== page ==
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Local

Ride on visiting classic plane 'a step back in time'

Tri-prop plane in town through Sunday at DeKalb airport

Matthew Apgar - mapgar@shawmedia.com
Bert Gray of Sycamore takes a photo of the right propellor from a window in the cockpit of a fully restored Ford Tri-Motor model 4-AT-E plane on Thursday, Sept. 21, 2017 at DeKalb Taylor Municipal Airport in DeKalb.  The plane, nicknamed "Tin Goose" was the largest civili a passenger aircraft during its time in service from 1909-1926, and currently seats ten passengers during its present tour.
Matthew Apgar - mapgar@shawmedia.com Bert Gray of Sycamore takes a photo of the right propellor from a window in the cockpit of a fully restored Ford Tri-Motor model 4-AT-E plane on Thursday, Sept. 21, 2017 at DeKalb Taylor Municipal Airport in DeKalb. The plane, nicknamed "Tin Goose" was the largest civili a passenger aircraft during its time in service from 1909-1926, and currently seats ten passengers during its present tour.

DeKALB – Traveling on board a Ford Tri-Motor airplane is like stepping into the past, full of adventure and excitement 1,000 feet above the ground.

Nicknamed “The Tin Goose,” the nine-seater metal airplane offers an experience unlike any on a modern aircraft. The Tri-Motor’s engines are louder, its aisle smaller. The plane has circular vents in its windows instead of air conditioning, and its seats have old-fashioned buckle seat belts. Only 199 Ford Tri-Motor planes were built from 1926 to 1933, and they were state-of-the-art for their time.

EAA pilot Ed Rusch believes that is why the Ford Tri-Motor withstood the test of time and is in perfect flying condition today. Rusch has been flying Tri-Motor airplanes since the 1970s.

“The Ford Tri-Motor is not an airplane, it is an artifact of aviation,” Rusch said. “It is the first all-metal passenger airliner built in the U.S.”

The Ford Tri-Motor made the first commercial flight from the United States to Mexico City, as well as the first commercial flight over the Canadian Rockies. The plane was also flown by Charles Lindbergh, Amelia Earhart and Indiana Jones in “Indiana Jones and the Temple of Doom.”

The plane is also important to local history: The first commercial airline service out of DeKalb Taylor Municipal Airport in the early 1940s was on a Ford Tri-Motor airplane, according to Tom Cleveland, airport manager.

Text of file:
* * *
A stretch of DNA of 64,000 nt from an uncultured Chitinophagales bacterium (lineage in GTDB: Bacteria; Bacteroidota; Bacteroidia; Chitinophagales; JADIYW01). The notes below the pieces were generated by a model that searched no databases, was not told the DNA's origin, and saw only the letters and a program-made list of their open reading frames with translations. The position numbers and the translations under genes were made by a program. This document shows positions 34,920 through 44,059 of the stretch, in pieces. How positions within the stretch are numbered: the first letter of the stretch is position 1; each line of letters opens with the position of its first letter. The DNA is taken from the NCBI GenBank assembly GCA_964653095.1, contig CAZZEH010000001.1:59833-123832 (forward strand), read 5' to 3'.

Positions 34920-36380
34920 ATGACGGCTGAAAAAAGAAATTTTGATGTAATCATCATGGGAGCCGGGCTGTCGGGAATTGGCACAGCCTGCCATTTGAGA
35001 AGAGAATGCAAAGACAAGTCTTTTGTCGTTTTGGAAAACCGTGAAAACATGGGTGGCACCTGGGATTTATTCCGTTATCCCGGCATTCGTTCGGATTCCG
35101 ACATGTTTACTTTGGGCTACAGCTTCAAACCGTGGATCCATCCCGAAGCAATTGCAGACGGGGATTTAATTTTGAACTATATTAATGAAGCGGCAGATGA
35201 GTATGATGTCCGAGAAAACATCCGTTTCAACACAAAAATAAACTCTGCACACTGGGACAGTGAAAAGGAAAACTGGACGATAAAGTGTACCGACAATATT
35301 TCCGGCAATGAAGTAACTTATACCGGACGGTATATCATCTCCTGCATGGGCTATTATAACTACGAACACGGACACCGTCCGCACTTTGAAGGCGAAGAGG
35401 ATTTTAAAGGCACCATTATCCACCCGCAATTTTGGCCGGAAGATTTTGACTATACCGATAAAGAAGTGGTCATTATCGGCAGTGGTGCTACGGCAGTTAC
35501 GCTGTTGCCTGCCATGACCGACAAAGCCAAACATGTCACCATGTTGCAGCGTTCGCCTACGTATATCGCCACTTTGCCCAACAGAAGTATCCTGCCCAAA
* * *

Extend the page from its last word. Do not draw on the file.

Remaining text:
While the 1929 Ford Tri-Motor NC8407 is in town through Sunday, the public can step up into the plane and step back in time. Piloted by Rusch, flights on the Ford Tri-Motor at the airport will be offered 9 a.m. to 5 p.m. Friday. Tickets are $50 for children ages 17 and younger and $75 for adults in person or $70 if purchased online in advance at flytheford.org. Five bucks from each ticket will benefit local EAA Chapter 241.

During their 15- to 20-minute flight, passengers can look out their window to see a bird’s-eye-view of DeKalb and Sycamore, spotting NIU’s Huskie Stadium, DeKalb High School, golf courses, fields of green and gold before harvest – maybe even their house.

Joy Gulotta from Esmond flew on the Tri-Motor Thursday with her husband, Joe.

“It’s so interesting to see DeKalb and Sycamore from a totally different perspective,” Joy Gulotta, said. “The roads meander through the community and buildings look so different. It was beautiful. It’s given me a better appreciation of our community.”

The 1929 Ford Tri-Motor NC8407 also has a unique history. The plane was first owned by Pitcairn Aviation, as the first plane in Eastern Air Transport’s fleet. The plane was sold in 1930 to operate as airline passenger and mail service in Havana, Cuba. From 1946 to 1948, it was used by the Dominican Air Force, where it might have been used as Air Force One, transporting the Dominican president.

The plane returned to the United States and was a barnstormer in 1949, a crop sprayer in 1950, and helped fight forest fires as a borate bomber and smoke jumper aircraft in the 1950s. In the 1960s, the plane was used as a crop sprayer, traveled around the Midwest giving rides, and appeared in “The Family Jewels” starring Jerry Lewis and Sebastian Cabot.

The EAA Air Museum Foundation purchased the plane in 1973 and restored the plane to airworthy condition. The plane appeared in “Public Enemies” starring Johnny Depp in 2008 and now travels around the U.S. for public rides.

Cleveland, the local airport's manager, said having the plane visit DeKalb is a great way for the community to have history come to life at their local airport.

“We have been looking into having a Ford Tri-Motor come to DeKalb for 12 years, because it is the type of plane that first flew commercially from the airport in the early 1940s,” Cleveland said. “A flight on the Tri-Motor really is a step back in time. It allows everyone to learn about, appreciate and witness vintage aviation first-hand.”

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